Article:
By Donnie Lawrence

There is a missing ingredient in the conversations taking place throughout the body of Christ concerning missional Christianity. The missing ingredient pertains to one of the deep and meaningful implications of what true missional Christianity looks like. Let me put it this way: if we say that we are Christians, and/or embrace one of the fivefold ministry anointings listed above as found in Ephesians 4:11, that must mean that we completely and fully embrace the multi-ethnic mandate of the Gospel. In other words, we cannot be satisfied with cultural homogeneity (racial, gender, social class, religious, for example) and simultaneously embrace a missional ethos and worldview.

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Book Review: Church Zero

guest —  April 14, 2014 — 1 Comment

zeroBy Dr. Mark Convoy

The Church of Jesus Christ sports a 2000 year history, punctuated by breakthroughs, set-backs, catastrophes, and new beginnings. Peyton Jones’s book, “Church Zero” is nothing less than a cry for a hard-boot, restart of the modern evangelical leadership structure.  Imagine the gall of an upstart Southern California church planter, calling for nothing less than the restructuring of the modern common highly centralized evangelical church leadership model. Then imagine the possibility that he may be right.

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By Laura Hairston

About 4 years ago, my husband, Ryan and I heard the term ‘missional’ for the first time. For us, it was a completely new concept learning to live as missionaries in the places God had already placed us. Also, hearing of the 60% who would never walk through the doors of the church on our best Sunday where we were on staff. And, hey, I grew up a southern Baptist girl in Texas – all of this rocked my world, as I am sure you can imagine.

So, we made a huge paradigm shift and life change.

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A blog post about James & my new ebook was written last week highlight a section of our book. If you would like to read an excerpt before downloading, now is your chance.

When it comes to discipling skeptics and seekers, we’ve found that it’s easier for believers to get involved in evangelism when you have an evangelistic community that supports their endeavors. Not only that, they’ll also be more effective. To do that, you need to address the culture of your faith community. How would you change a church culture so that it supported discipling of skeptics and seekers? Here’s a summary of five (download our new eBook,  Discipling Skeptics and Seekers,for the full text) of six rhythms that can help:

Read the full article with the five rhythms here.

Vineyard Underground Logo-02

Today at the Vineyard Underground (a church that I help lead with a team of other people) we talked about the five-fold ministry in Ephesians 4 and how to identify with one or more of the callings. You can find the documents I used below.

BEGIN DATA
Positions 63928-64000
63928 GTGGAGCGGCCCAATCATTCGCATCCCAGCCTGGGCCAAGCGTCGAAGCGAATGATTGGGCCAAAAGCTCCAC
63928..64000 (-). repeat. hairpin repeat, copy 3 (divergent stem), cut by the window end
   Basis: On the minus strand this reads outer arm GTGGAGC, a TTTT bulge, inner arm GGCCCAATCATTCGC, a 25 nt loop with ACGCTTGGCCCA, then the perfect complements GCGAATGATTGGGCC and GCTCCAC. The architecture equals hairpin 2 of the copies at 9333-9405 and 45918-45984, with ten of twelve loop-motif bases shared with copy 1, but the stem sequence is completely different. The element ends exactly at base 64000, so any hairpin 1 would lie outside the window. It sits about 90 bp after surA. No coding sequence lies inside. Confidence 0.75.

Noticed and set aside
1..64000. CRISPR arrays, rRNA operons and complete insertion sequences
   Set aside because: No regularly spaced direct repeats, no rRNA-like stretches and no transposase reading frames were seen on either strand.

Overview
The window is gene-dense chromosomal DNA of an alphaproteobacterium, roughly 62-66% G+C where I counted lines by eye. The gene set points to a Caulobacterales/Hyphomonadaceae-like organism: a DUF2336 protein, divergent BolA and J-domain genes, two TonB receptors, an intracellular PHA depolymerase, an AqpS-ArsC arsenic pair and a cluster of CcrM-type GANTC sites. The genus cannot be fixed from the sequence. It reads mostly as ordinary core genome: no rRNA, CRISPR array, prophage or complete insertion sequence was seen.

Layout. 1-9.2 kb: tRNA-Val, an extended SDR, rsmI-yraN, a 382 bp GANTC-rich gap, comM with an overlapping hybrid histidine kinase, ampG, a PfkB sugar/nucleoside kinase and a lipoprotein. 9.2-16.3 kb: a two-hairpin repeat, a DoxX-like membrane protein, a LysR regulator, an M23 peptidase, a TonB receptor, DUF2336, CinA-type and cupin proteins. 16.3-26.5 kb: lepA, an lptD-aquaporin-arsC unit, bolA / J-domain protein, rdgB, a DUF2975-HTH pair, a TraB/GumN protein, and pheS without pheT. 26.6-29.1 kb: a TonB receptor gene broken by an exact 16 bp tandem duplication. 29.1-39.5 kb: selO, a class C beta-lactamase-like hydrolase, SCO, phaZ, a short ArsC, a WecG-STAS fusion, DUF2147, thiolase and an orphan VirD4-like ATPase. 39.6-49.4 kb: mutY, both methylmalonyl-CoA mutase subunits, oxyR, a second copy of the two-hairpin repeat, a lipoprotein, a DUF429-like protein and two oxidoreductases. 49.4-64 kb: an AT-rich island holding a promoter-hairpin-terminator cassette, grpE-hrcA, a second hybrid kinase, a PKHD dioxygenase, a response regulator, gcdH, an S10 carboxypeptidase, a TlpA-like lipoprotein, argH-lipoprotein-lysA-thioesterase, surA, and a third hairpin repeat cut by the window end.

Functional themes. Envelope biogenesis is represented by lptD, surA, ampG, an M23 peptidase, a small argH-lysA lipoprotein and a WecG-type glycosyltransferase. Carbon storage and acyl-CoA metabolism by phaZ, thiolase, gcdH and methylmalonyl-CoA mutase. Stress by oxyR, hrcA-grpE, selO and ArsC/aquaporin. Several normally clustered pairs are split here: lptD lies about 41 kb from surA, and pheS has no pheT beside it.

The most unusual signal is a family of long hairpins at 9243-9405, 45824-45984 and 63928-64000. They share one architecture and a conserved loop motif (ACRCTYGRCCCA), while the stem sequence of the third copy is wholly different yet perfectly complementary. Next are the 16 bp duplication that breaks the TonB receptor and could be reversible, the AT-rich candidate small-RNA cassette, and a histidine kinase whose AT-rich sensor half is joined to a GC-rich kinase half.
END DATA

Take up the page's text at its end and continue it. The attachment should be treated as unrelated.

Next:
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Last night I had the privilege of speaking to 300 plus students at UCLA about how to live life to the fullest. They have been talking with students on campus all week about what it means to live an awesome life.

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Waves of Music

By Jon Hietbrink

God gives us gifts to play a symphony, not a solo.

Every significant discussion of spiritual gifts[1] in the New Testament is situated in the context of a complex system—we are “one body with many parts” designed to operate in symbiotic harmony with one another. The problem is that the way we’re taught to understand and express our spiritual giftedness can often be a very individualized and siloed experience—we’re taught to understand our personal gifts, but we’re left to wonder how those gifts actually work together in the way God intended.

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I am excited to announce that James Choung and I (Beau) have created a new ebook and it releases today! It is short (about 3 chapters of a regular sized book) so it will be easy to read through and could be a great book to give a leadership team just starting out in evangelism.

You can get it for free here.

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Studio shot of yellow apples in a wooden bucket

Here is a great article from the InterVarsity Evangelism blog. If you are calibrating your church or campus ministry to be more fruitful evangelistically, please read this. It has great advice. Here are a few excerpts below and a link to the whole post.

That’s right. Sixty newcomers have a great evening listening to someone explain the message of Jesus, love what they hear, and spend a long time discussing it afterwards with their Christian friends. Somehow, though, not a single one becomes a follower of Jesus.

Very odd. It’s not like this was a tough audience. What went wrong?

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How To Welcome A Prophet

guest —  March 27, 2014 — 1 Comment


3pdD94DMThis is a guest post by Brian Sanders. He leads an incredible church network in Tampa Bay called Underground. He is one of the most inspiring leaders I know. I love listening to him teach and I love the way he thinks about leadership, church planting, and missional communities. He is an apostolic leader through and through and you see this no better than in the way he is the chief architect for his network of churches. But he also comes hard with timely prophetic words. One of which was his last post you can find here.

Prophetic types might be the hardest to welcome because their gift is often unwanted. Even the most refined prophets are hard to hear. The history of, well, history—is that religious people don’t just fail to welcome prophets, we kill them. Here, then are some tips on how to welcome (and not kill) your prophets.

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